Opportunities in a struggling company
Published March 13, 2013
The fallout from the 2008 financial crisis was far and wide and is still being felt in many respects. In some cases, companies went under — the most prominent example being Lehman Brothers — while in other situations, the government bailed out firms or arranged a merger, as it did with Bear Stearns. Then there are the relative success stories, like New York-based CIT Group, which filed for bankruptcy in the aftermath of the financial crisis but was able to re-emerge as a leaner but stronger company.
A "double hit"
CIT is a diversified lender to both small and medium-sized companies, and operates a strong leasing portfolio. During the financial crisis, however, the company suffered a double hit. CIT, which funded itself with short-term debt and made long-term loans to customers, faced mounting pressure when liquidity dried up in the credit market and it became increasingly difficult to fund its near-term maturities. At the same time, many of its customers also faced liquidity pressures as economic and operating trends deteriorated, causing them to make late payments or to default. Many of CIT’s customers accelerated requests for funding on committed loan lines, requiring the company to raise even more cash to fund them, which put additional pressure on its balance sheet.
The company initially was able to obtain more than $5 billion in government funding and from private investors. But by late 2009, CIT was forced to file for bankruptcy protection. This presented an opportunity for American High-Income Trust to get involved directly as a creditor in the firm’s restructuring. The fund lent CIT an emergency facility to provide liquidity and allow it to emerge from bankruptcy. In doing so, the fund was also able to make an investment in the company’s new loans at an attractive rate. “It’s not that common but we have the ability to do it,” American High-Income Trust® President David Barclay says of the emergency lending facility to CIT. “Situations present themselves in different ways, but no matter how you approach an investment, you need to have the deep research to be able to do the fundamental business and company analysis.”
"Investing in emergency loans can be risky, but the depth of the research team and our willingness to take a more active lending role than typical made it possible. It was a unique environment, but we were able to step back and see the benefits of financing a company in that situation."
Research, rebuilding and returns
That’s where analyst Jonathan Deeringer entered the picture. His research led him to conclude that CIT’s underwriting business, which he thought was difficult to replicate due to its complexity and longevity, was not broken. If the company could ride out a difficult post-bankruptcy period of balance sheet restructuring, Jonathan believed market trends would gradually recover and CIT would be able to take advantage of an easing competitive environment as traditional banks pulled back from the lending market. In addition, he was encouraged by the company’s improved liquidity, strong asset base and new management team, led by former Merrill Lynch CEO John Thain.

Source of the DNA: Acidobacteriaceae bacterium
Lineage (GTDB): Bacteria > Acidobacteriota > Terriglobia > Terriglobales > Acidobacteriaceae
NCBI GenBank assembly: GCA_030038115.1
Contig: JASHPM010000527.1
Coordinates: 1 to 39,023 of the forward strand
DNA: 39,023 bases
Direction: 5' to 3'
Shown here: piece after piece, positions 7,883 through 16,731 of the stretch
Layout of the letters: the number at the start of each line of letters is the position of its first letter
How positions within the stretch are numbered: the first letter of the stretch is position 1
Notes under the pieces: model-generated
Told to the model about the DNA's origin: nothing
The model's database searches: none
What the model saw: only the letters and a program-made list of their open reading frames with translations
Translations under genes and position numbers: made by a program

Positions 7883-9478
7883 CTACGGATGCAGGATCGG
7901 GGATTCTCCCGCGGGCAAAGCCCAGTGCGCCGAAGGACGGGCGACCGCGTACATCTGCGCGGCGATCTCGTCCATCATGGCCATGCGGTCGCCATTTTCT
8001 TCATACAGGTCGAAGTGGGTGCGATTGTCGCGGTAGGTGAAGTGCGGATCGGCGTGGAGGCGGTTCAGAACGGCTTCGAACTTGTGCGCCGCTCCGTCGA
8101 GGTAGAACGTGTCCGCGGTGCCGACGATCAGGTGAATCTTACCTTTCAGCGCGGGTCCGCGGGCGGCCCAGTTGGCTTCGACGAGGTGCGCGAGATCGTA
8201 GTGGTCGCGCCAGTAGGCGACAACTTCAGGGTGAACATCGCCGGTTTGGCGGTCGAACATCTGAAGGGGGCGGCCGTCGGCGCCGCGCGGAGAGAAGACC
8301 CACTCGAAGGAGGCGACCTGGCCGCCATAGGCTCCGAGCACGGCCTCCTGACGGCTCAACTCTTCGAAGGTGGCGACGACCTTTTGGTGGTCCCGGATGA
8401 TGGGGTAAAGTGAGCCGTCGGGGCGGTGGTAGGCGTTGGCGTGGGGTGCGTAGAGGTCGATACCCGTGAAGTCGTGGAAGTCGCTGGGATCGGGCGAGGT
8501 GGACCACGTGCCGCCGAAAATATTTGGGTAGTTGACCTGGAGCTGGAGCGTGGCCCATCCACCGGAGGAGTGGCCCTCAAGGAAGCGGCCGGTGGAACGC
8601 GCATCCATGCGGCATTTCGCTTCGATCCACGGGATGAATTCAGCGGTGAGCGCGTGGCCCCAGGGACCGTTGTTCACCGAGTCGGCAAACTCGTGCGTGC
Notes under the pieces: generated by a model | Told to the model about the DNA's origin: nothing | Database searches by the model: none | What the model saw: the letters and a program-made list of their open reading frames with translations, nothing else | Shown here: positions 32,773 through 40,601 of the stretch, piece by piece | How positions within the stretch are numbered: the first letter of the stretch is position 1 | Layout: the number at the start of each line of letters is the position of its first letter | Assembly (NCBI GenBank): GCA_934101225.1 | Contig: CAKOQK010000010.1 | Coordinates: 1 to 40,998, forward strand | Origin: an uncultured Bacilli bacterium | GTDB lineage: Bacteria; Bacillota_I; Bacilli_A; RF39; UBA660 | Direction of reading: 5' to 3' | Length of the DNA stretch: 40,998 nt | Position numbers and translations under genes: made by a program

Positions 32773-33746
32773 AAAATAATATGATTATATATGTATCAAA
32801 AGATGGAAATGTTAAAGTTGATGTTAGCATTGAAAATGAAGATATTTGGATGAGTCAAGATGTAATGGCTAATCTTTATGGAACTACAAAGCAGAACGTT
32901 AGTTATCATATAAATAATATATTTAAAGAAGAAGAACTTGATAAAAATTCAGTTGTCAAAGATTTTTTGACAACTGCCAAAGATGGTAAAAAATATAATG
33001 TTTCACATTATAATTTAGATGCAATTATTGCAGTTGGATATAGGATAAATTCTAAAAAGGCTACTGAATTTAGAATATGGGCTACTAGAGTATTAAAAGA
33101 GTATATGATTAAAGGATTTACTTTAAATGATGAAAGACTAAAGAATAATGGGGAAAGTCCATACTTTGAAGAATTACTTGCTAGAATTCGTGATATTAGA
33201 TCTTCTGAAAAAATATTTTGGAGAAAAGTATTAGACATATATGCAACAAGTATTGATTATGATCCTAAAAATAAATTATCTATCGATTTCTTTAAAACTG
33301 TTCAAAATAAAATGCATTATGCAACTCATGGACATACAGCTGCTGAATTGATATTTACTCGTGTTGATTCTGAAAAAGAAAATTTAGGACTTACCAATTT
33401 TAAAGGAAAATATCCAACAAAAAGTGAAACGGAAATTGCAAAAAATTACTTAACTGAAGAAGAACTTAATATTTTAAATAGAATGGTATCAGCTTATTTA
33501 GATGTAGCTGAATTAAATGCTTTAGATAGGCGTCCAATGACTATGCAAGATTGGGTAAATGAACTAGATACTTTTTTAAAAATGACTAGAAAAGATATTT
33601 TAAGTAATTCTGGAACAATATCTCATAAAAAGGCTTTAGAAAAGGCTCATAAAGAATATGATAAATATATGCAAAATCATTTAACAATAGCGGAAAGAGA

“We believed that if given enough breathing room and if credit quality trends stabilized, CIT had the underwriting structure in place for the company to return to lending growth under new management as the banks pulled back,” explains Jonathan, adding that even if that thesis didn’t play out as expected, he was still comfortable making the investment. “When we saw that CIT entered bankruptcy, we did an analysis showing that even if the company stopped lending, the value of its assets in the wind-down process would be able to cover its secured debt.”
Fortunately, CIT was able to emerge from bankruptcy and to gradually increase its lending activities. This has allowed for further investment in the company to support its efforts to rebuild a healthier lending platform. “What’s happened since then is that credit quality has indeed stabilized and CIT has shrunk its balance sheet, returning to its core lending niches,” he says, noting that the company has been able to reduce its financing costs over time. “The return on assets has improved and CIT has dramatically strengthened its liquidity and capital cushion to the point where the company is better off than it was before bankruptcy.”
The benefits of stepping back
Jonathan says the next leg of the thesis is for CIT to continue on its path to more profitable lending, and ultimately to achieve an investment-grade rating. He said the latter could be influenced by the Federal Reserve, which is reviewing the conditions of CIT’s supervisory arrangement that were set under its bankruptcy. “CIT has the strongest tangible capital ratios of any major bank in the U.S.,” he notes. “I expect the Fed to relax the restrictions soon, which will remove a key obstacle in the company returning to investment grade.” He says CIT has already replaced secured debt with unsecured debt at low costs, which has freed up a lot of assets on its balance sheet, but ratings agencies have been slow to recognize its progress.
In the end, Jonathan says he would not have been able to move forward on the investment in CIT Group were it not for the strong leadership and collaborative efforts of his colleagues. He says he consulted with other analysts inside and outside of his group in order to get a better understanding of the regulatory environment, securitization markets, and the bankruptcy process. “Investing in emergency loans can be risky, but the depth of the research team and our willingness to take a more active lending role than typical made it possible,” he says. “It was a unique environment, but we were able to step back and see the benefits of financing a company in that situation.”